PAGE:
I’m a big fan of mirrorless cameras, or at least the one I own, Sony Alpha 7RIII. I think it is superior to my Nikon DSLR on all counts except when it comes to the electronic viewfinder in low light, where I find the autofocus of my Nikon to be more accurate. I shoot 90% of my images with my Sony and my guess is I’ll be 100% mirrorless at some point in the future.
Below are some facts about the differences between the two systems, starting with their definitions.
Simply put, a mirror inside the camera body reflects light coming in through the lens up to the viewfinder so you can see what the lens ‘sees’. When you press the shutter button, the mirror flips up, the shutter opens and the light hits the image sensor (or film), which captures the final image. That’s the reason why you see black while the sensor is being exposed.
In a mirrorless camera, light passes through the lens and goes right onto the digital sensor, which captures exactly what you were previewing on the digital LCD screen in the back or in the electronic viewfinder you put your eye to.
Size and weight
DSLR: Bigger and bulkier.
ML: Generally smaller and lighter.
Since ML lenses are not necessarily smaller than DSLR lenses, the actual difference between the two systems when comparing body + lens can become pretty small.
DSLR: access to a huge amount of lenses from several manufacturers, ranging from cheap to crazy expensive.
ML: Restricted to a small number of lenses from fewer manufactures, though the selection is growing very fast and the gap will eventually close. Also, adapters allow using DSLR lenses on ML camera bodies.
DSLR: Higher clarity and natural look, you see what the lens ‘sees’, not necessarily what the sensor (or film) will capture .
ML: What you see is what you get.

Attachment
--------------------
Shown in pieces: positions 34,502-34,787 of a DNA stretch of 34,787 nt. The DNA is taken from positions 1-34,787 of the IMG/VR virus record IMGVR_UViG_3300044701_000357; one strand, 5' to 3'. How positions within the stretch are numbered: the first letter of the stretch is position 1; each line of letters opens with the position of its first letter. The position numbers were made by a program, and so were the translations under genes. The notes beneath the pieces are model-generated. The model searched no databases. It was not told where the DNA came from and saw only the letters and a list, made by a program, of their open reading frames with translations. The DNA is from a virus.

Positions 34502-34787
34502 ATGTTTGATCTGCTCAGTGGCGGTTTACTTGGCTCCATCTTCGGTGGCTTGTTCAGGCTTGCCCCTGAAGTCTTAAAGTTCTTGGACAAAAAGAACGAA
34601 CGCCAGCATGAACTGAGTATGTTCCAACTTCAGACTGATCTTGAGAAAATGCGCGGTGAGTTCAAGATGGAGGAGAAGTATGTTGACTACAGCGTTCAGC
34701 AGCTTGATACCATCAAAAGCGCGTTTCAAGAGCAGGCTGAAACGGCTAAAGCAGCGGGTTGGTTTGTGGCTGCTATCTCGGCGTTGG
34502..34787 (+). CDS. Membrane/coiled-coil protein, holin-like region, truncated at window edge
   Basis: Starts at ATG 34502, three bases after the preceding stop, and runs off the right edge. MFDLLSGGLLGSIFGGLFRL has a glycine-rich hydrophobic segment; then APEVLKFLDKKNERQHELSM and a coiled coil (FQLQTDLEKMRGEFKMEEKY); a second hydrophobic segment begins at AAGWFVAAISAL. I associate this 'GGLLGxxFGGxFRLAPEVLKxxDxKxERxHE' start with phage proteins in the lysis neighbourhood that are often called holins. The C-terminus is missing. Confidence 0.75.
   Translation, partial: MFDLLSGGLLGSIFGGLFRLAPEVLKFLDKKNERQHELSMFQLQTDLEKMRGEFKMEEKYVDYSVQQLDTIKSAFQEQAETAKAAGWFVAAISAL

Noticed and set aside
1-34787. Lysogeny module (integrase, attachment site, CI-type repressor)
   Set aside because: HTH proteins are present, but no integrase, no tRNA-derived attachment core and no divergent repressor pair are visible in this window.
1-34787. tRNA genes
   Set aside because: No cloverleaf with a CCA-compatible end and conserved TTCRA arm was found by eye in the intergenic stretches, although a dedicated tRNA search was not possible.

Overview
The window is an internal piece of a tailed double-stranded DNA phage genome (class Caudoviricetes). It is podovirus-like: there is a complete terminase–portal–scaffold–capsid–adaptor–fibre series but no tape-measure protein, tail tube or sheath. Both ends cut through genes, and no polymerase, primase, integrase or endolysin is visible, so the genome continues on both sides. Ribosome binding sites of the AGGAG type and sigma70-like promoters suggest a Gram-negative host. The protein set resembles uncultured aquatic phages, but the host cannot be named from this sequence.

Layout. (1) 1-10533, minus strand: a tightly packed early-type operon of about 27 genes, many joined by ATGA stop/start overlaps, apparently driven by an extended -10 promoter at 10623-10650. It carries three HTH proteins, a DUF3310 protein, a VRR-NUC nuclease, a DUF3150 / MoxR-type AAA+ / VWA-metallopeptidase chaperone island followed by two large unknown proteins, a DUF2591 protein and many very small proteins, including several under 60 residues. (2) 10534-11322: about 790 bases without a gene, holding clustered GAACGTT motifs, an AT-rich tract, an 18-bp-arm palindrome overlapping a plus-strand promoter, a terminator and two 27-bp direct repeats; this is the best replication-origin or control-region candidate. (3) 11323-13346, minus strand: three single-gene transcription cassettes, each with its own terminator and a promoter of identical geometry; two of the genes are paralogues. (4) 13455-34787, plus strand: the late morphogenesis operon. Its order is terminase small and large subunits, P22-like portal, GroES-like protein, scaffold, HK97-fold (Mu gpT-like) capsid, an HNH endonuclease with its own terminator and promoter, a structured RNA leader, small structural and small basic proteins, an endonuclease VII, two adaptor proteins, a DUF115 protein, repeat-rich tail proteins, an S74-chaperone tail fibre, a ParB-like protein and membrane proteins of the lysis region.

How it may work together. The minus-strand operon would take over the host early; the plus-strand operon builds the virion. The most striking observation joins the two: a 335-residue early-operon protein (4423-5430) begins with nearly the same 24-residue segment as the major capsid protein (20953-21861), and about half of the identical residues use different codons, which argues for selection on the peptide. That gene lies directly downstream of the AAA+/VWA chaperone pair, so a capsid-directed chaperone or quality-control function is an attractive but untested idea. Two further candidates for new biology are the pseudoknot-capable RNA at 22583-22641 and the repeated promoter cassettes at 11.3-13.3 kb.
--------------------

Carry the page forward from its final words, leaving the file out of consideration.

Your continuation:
The advantage of electronic viewfinders is that they can display a lot more information than an optical viewfinder can, including live image histograms, for example, and you can change the settings while looking into the viewfinder. Also, since you are seeing exactly what the sensor is seeing, you will never get a wrong exposure. Lastly, you can review the image you just shot while looking into the viewfinder, which can be an advantage when photographing people (you can keep them engaged and in contact with the camera while you’re adjusting your settings).
DSLR: Used to have a clear advantage, but the gap is narrowing. Also, autofocus performance decreases when using the live-view function.
ML: Latest models can have excellent overall autofocus performance.
Mirrorless cameras autofocus anywhere in the frame, while DSLRs only autofocus near the center. This is another great advantage for the ML.
DSLR: DSLR’s can no longer match the speeds of the best ML’s.
ML: The mirrorless design makes it easier to add high-speed shooting.
The lack of a mirror makes it easier to take image after image, so they tend to achieve higher speeds (frames per second).
DSLR: Used to be the most popular choice with pros.
ML: With superior autofocus in most models, mirrorless cameras provide the best results for most filmmakers.
DSLR: They use the latest and best state of the art sensors.
ML: They use the very same sensors as DSLR’s.
DSLR: 600-1000 shots on one single charge.
ML: 300-600 shots on a single charge.
The difference between the two systems becomes smaller when shooting continuously and not using the LCD screen to review the images. DSLR’s will, in fact, ‘waste’ a lot of power in order to raise the mirror every time a frame is taken.
Depth of Field Preview
DSLR: Not very good.
ML: What you see is what you get, so the preview is 100% accurate.
Legibility in Daylight
DSLR: DSLR’s finders are bright in daylight, but looking at the images on the LCD screen is difficult in direct sunlight.
ML: You can use the electronic viewfinder and review your images even in very bright sun light.
Price and overall remarks
If you’re on a budget, an entry-level DSLR gives you more than a cheap ML. If we look at the high end models, you get very similar performances for very similar prices.
It all comes down to personal preferences and the best way to know what to buy is to try them both and get a feel for them. If you’re looking to making a large investment into one of these systems, it might be worth renting the cameras you’re considering buying and taking them for a spin for a few hours. I believe there are stores in NYC that will deduct the price of the rental from your total if you end up buying that model within one month or so from the rental date (this information might not be accurate at the time you’re reading this).
What camera do you use and why? Please share your experience with the community by commenting down below. If you enjoyed this information, please share it on your own channels.
Thank You and Happy Shooting!